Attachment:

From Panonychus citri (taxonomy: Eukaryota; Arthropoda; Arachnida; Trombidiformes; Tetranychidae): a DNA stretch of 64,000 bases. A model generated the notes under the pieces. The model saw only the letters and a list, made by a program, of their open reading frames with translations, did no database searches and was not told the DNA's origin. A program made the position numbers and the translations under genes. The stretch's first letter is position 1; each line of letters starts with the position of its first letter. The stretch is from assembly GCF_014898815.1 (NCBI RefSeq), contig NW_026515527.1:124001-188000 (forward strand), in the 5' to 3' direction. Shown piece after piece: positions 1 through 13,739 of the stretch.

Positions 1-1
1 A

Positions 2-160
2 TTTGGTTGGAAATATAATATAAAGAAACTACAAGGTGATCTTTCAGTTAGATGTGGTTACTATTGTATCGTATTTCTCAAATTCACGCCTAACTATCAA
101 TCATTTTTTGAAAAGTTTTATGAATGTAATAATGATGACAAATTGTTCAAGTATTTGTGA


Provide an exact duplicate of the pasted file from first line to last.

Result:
From Panonychus citri (taxonomy: Eukaryota; Arthropoda; Arachnida; Trombidiformes; Tetranychidae): a DNA stretch of 64,000 bases. A model generated the notes under the pieces. The model saw only the letters and a list, made by a program, of their open reading frames with translations, did no database searches and was not told the DNA's origin. A program made the position numbers and the translations under genes. The stretch's first letter is position 1; each line of letters starts with the position of its first letter. The stretch is from assembly GCF_014898815.1 (NCBI RefSeq), contig NW_026515527.1:124001-188000 (forward strand), in the 5' to 3' direction. Shown piece after piece: positions 1 through 13,739 of the stretch.

Positions 1-1
1 A

Positions 2-160
2 TTTGGTTGGAAATATAATATAAAGAAACTACAAGGTGATCTTTCAGTTAGATGTGGTTACTATTGTATCGTATTTCTCAAATTCACGCCTAACTATCAA
101 TCATTTTTTGAAAAGTTTTATGAATGTAATAATGATGACAAATTGTTCAAGTATTTGTGA